The Organic Difference, Part 4

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Encouraging natural biodiversity is an inherent aim of organic farming, not only in the greater environment in which the farm exists, but also in terms of the kind of crops and livestock that are being farmed. Organic farmers often grow unusual varieties of fruits and vegetables that are fast disappearing from our countryside, and they are also more likely to rear traditional breeds of livestock, since these will be best suited to the local conditions.

Variety has all but disappeared from conventional farming, with farmers relying on just a few types of seed and animal, bred specifically to meet their needs - yield and size - and not that of consumers -which is taste. In India, for example, there used to be over 30,000 different varieties of rice, but just ten varieties are expected to cover 75 per cent of the rice-producing land in the next ten years. And in France, the Golden Delicious apple accounts for nearly 75 per cent of all apples grown. In the UK there are 2,300 known varieties of apple but just two - the Cox and the Bramley - now dominate; and of 550 different sorts of pear, three varieties are generally available. Virtually half of Britain's pear orchards and nearly two-thirds of its apple orchards have been destroyed since 1970. These orchards were wildlife havens for many plants and bats, hares, badgers, owls and woodpeckers.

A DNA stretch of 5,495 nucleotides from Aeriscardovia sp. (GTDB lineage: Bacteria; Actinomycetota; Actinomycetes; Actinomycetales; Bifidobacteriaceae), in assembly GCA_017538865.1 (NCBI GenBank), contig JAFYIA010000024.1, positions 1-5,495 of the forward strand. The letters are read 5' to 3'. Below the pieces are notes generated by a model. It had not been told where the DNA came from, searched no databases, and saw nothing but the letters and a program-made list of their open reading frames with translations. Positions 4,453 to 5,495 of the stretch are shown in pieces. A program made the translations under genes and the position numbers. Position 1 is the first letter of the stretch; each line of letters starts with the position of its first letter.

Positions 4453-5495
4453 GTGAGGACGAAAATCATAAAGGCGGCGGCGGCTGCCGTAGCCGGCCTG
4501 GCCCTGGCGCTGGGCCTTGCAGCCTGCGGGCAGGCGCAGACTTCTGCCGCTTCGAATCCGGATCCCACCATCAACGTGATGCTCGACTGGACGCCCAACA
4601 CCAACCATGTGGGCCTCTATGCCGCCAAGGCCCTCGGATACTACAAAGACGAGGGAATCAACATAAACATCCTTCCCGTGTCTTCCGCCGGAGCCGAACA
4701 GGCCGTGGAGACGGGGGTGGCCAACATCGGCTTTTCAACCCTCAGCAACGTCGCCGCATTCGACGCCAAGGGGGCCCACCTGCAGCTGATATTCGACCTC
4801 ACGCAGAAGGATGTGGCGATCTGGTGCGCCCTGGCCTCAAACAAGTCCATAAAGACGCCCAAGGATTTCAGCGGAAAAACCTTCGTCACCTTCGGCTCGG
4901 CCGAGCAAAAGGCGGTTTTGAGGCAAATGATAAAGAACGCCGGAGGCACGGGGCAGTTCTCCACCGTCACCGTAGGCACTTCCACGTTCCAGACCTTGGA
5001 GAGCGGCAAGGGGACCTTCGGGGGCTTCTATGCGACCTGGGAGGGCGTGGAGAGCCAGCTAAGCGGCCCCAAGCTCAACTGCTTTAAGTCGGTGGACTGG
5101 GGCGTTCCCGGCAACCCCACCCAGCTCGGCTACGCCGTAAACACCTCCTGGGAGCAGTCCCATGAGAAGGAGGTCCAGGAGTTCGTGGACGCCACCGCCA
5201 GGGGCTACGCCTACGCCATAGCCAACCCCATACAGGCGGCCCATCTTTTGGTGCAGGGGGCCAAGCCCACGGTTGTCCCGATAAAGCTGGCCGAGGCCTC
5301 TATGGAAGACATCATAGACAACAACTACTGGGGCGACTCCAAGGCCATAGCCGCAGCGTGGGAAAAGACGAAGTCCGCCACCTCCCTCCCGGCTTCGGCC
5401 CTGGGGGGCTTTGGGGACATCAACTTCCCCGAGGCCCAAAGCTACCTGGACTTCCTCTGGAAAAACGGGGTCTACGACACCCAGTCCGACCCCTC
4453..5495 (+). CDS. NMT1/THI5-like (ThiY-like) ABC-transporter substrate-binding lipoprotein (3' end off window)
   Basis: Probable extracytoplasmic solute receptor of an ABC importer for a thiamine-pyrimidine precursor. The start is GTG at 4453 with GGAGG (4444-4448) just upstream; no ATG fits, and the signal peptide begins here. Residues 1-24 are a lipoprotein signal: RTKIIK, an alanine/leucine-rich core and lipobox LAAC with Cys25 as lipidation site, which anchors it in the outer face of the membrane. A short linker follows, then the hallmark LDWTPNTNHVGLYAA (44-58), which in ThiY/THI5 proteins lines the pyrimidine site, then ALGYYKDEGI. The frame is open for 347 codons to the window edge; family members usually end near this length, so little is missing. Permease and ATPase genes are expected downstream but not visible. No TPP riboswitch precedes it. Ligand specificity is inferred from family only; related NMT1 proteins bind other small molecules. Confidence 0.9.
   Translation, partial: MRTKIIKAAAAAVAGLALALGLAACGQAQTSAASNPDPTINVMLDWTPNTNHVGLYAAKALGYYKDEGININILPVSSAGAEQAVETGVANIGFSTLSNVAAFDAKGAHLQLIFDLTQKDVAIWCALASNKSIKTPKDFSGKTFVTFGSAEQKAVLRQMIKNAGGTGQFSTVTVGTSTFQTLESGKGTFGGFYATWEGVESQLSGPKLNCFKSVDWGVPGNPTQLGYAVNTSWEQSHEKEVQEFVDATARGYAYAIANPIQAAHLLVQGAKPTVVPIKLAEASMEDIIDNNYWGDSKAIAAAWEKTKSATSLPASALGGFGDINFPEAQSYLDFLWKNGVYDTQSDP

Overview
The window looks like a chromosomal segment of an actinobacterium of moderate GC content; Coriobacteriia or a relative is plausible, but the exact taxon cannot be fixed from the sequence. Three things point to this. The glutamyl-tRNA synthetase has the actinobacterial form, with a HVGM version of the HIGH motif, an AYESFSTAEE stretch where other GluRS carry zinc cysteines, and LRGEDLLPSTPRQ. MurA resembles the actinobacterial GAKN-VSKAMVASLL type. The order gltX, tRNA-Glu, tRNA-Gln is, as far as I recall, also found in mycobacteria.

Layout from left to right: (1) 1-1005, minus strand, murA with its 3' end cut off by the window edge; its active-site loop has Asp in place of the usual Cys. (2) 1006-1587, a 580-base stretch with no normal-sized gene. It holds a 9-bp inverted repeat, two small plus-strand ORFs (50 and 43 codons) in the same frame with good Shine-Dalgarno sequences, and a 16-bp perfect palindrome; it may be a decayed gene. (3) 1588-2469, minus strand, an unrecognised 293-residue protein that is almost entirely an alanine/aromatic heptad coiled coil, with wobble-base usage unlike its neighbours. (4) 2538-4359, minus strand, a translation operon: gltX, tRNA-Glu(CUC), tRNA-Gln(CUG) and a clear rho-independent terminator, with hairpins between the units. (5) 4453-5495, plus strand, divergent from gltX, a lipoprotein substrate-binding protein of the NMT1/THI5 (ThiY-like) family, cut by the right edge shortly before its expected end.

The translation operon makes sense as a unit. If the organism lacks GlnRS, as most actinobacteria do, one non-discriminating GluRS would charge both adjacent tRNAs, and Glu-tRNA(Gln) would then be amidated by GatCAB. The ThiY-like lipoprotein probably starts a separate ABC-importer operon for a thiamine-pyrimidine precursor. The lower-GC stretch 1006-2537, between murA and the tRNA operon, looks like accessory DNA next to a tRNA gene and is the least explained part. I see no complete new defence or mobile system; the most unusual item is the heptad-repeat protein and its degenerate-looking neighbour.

On the livestock front, the world is losing at least two breeds of animal every week. One thousand different breeds of domestic animal have become extinct during the past century and one-third of surviving breeds are endangered, according to the United Nations Food and Agriculture Agency (FAO). They blame this on the success of breeders in the developed world in exporting animals that have been bred to produce more and better meat or milk. The poultry and pig industries are highlighted as being reliant on only a handful of specialized breeds.

The impact on the environment of monoculture or genetic erosion is severe. We are endangering thousands of other species that rely on these plants and animals, losing plants that may well prove of medicinal use in years to come and creating an environment in which disease and pests run rife.

Genetic modification

The only way to be sure your food has not been genetically modified (GM) - whereby a gene or genes from one species is inserted into another - is to buy organic food. Worldwide organic standards prevent genetic modification or the use of GM ingredients for many reasons, including the unknown impact of this technology on the environment.

The use of GM seed encourages farmers to depend on a single seed supplier and reduces the chances of a variety of seeds being sown, thereby further threatening natural biodiversity. Even English Nature, the UK government's own wildlife advisor, has called for a moratorium on the growing of these crops. But despite the fact that research concerning the impact of genetic modification on the environment and human health is still pretty thin on the ground, GM crops are already being cultivated and eaten in many places around the world. In the USA, in particular, conventional farmers have greeted genetic modification with enthusiasm and many thousands of acres of land have been dedicated to the cultivation of GM soya and maize. This has led to the widespread introduction of GM ingredients in food production - up to 90 per cent of processed food may already contain GM material.

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